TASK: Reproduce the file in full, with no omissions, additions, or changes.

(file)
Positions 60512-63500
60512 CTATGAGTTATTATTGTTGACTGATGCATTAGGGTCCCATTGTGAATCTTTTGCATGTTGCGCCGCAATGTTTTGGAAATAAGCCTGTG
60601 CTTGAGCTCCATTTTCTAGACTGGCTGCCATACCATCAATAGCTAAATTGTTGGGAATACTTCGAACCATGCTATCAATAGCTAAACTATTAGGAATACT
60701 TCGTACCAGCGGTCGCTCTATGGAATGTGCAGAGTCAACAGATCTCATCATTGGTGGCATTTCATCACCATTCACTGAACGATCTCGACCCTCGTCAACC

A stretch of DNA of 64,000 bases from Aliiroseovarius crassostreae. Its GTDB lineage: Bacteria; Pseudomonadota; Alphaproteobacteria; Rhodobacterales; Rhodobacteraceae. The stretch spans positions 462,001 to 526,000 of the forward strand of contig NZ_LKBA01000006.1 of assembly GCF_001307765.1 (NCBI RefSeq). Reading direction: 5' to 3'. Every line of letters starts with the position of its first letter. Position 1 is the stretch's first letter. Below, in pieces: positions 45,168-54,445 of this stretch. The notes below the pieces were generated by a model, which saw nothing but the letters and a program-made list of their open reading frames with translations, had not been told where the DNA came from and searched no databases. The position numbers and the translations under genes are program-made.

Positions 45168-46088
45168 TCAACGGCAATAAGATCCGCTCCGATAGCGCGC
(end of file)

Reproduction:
Positions 60512-63500
60512 CTATGAGTTATTATTGTTGACTGATGCATTAGGGTCCCATTGTGAATCTTTTGCATGTTGCGCCGCAATGTTTTGGAAATAAGCCTGTG
60601 CTTGAGCTCCATTTTCTAGACTGGCTGCCATACCATCAATAGCTAAATTGTTGGGAATACTTCGAACCATGCTATCAATAGCTAAACTATTAGGAATACT
60701 TCGTACCAGCGGTCGCTCTATGGAATGTGCAGAGTCAACAGATCTCATCATTGGTGGCATTTCATCACCATTCACTGAACGATCTCGACCCTCGTCAACC

A stretch of DNA of 64,000 bases from Aliiroseovarius crassostreae. Its GTDB lineage: Bacteria; Pseudomonadota; Alphaproteobacteria; Rhodobacterales; Rhodobacteraceae. The stretch spans positions 462,001 to 526,000 of the forward strand of contig NZ_LKBA01000006.1 of assembly GCF_001307765.1 (NCBI RefSeq). Reading direction: 5' to 3'. Every line of letters starts with the position of its first letter. Position 1 is the stretch's first letter. Below, in pieces: positions 45,168-54,445 of this stretch. The notes below the pieces were generated by a model, which saw nothing but the letters and a program-made list of their open reading frames with translations, had not been told where the DNA came from and searched no databases. The position numbers and the translations under genes are program-made.

Positions 45168-46088
45168 TCAACGGCAATAAGATCCGCTCCGATAGCGCGC